| || |
|Title:||MOVEMENT CHUNKING IN PARKINSON ’S DISEASE IS DOPAMINEDEPENDENT|
| || |
|Authors/Affiliations:||2 Pierre-Luc Gilbert Tremblay*; 2 Dominic Langlois; 2 Marc-André Bédard; 1 Blanchet Pierre J; |
1 CHUM and Université de Montréal; 2 UQAM; Montreal, QC, Canada
| || |
|Content:||OBJECTIVE: Chunking of single movements into integrated sequences has been described during motor learning. Dopamine D2-receptor blockade and MPTP-induced lesioning of the nigrostriatal dopamine system have been shown to disrupt this chunking process. However, there is no evidence of such a dopaminedependent chunking process in humans.The current study aimed at better defining the role of dopamine in the movement chunking process in Parkinson’s disease (PD). |
MATERIALS AND METHODS: Eleven mild to moderate PD patients were seen twice, under their usual levodopa dopaminergic medication (ON state), and following a 12hour levodopa withdrawal (OFF state). The ON-OFF conditions were counterbalanced, and always occurred within a 24hour delay. Patients were compared with 12 healthy subjects on a motor learning sequencing task, requiring to successively press seven pairs of buttons. This task was performed for three consecutive blocks of 20 trials, allowing to progressively observe movement chunks along trials. Total learning was measured by the total execution time for a sequence and chunking was mesured using ETA-squared ( 2 ), a quantitative evaluation of the variance explained by the independent variable. Then, a new motor sequence either made out of the specific participant’s chunks (Preserved chunks condition), or made out of artificially created chunks (Broken chunks condition), was learned by the participants.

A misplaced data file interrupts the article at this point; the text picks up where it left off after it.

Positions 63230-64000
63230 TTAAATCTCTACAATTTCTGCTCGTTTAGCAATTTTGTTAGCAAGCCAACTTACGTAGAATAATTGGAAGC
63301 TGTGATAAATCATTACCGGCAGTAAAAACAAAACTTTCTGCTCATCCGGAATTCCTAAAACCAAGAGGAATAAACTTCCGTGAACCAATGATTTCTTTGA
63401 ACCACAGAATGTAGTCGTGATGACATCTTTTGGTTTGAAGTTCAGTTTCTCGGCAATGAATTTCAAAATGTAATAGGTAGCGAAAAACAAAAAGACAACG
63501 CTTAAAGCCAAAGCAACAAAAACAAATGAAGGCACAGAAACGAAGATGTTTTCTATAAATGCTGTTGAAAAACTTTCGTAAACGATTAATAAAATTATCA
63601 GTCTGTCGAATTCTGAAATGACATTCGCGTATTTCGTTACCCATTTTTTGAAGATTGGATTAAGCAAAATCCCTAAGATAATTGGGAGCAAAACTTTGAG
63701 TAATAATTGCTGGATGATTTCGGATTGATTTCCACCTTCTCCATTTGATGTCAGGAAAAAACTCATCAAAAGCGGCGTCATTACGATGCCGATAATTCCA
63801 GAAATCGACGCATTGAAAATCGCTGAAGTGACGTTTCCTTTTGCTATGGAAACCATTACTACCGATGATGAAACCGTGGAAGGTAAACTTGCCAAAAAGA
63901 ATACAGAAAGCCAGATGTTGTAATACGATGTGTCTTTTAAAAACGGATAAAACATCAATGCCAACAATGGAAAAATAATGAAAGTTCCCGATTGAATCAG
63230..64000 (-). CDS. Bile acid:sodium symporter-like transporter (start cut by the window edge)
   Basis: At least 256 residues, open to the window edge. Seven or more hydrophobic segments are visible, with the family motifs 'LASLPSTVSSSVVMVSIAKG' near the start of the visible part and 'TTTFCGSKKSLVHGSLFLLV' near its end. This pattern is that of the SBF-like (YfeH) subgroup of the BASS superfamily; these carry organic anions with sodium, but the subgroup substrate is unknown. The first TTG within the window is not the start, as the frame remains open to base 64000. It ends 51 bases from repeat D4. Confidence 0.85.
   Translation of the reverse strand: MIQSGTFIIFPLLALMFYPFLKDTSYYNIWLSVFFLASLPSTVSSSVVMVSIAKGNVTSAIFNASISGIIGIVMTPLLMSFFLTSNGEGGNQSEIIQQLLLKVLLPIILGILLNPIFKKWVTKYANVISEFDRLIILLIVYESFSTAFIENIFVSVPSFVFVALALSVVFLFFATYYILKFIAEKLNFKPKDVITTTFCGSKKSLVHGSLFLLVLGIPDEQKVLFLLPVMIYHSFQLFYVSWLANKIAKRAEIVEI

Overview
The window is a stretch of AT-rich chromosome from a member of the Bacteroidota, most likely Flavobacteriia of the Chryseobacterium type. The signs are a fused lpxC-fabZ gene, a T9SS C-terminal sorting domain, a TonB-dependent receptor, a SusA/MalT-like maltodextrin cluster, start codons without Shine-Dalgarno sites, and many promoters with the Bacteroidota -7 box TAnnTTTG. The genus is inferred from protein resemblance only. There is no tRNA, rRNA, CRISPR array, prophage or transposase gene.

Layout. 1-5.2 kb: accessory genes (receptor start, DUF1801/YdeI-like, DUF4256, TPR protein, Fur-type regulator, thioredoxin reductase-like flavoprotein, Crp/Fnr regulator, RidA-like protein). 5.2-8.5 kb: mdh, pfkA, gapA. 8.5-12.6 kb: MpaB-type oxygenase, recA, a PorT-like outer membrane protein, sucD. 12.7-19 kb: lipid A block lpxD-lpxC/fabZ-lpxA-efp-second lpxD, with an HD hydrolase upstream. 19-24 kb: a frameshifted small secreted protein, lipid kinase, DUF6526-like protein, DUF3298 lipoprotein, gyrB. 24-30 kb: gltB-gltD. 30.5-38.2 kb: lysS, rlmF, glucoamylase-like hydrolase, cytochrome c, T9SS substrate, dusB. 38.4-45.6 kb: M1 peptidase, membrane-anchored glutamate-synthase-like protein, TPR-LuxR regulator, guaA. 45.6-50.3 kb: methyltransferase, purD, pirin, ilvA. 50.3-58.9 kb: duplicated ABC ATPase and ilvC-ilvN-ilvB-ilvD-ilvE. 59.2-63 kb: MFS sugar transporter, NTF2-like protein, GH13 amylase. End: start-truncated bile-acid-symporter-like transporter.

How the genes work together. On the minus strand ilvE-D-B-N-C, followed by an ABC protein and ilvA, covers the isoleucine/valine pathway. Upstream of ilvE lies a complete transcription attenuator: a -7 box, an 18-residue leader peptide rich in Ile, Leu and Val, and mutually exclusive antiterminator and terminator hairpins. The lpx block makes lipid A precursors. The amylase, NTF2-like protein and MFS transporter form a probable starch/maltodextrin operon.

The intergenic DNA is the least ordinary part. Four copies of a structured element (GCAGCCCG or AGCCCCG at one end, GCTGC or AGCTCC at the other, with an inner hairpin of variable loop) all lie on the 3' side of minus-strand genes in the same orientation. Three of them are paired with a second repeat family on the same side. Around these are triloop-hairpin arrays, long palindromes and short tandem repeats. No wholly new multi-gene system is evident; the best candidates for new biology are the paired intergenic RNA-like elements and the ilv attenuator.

RESULTS: Results showed no difference in the learning profile between the ON and OFF conditions, nor between normal controls and PD patients. However, total learning in PD patients was significantly higher in the ON than in the OFF condition. Chunking during motor learning was similar between control subjects and ON but not OFF PD patients. Chunking was also poorer in the OFF than in the ON condition. Moreover, in the Preserved chunks condition chunking was significantly better in normal subjects and in ON PD patients, than in OFF PD patients. Comparisons between the Preserved and the Broken chunks conditions on the learning score revealed significant differences in both control subjects and ON PD patients, but not OFF PD patients.
CONCLUSIONS: These results suggest a greater ability to learn sequences made of the chunks previously learned when dopamine is present. It also suggests that chunking during motor learning is a dopaminedependent process.
| || |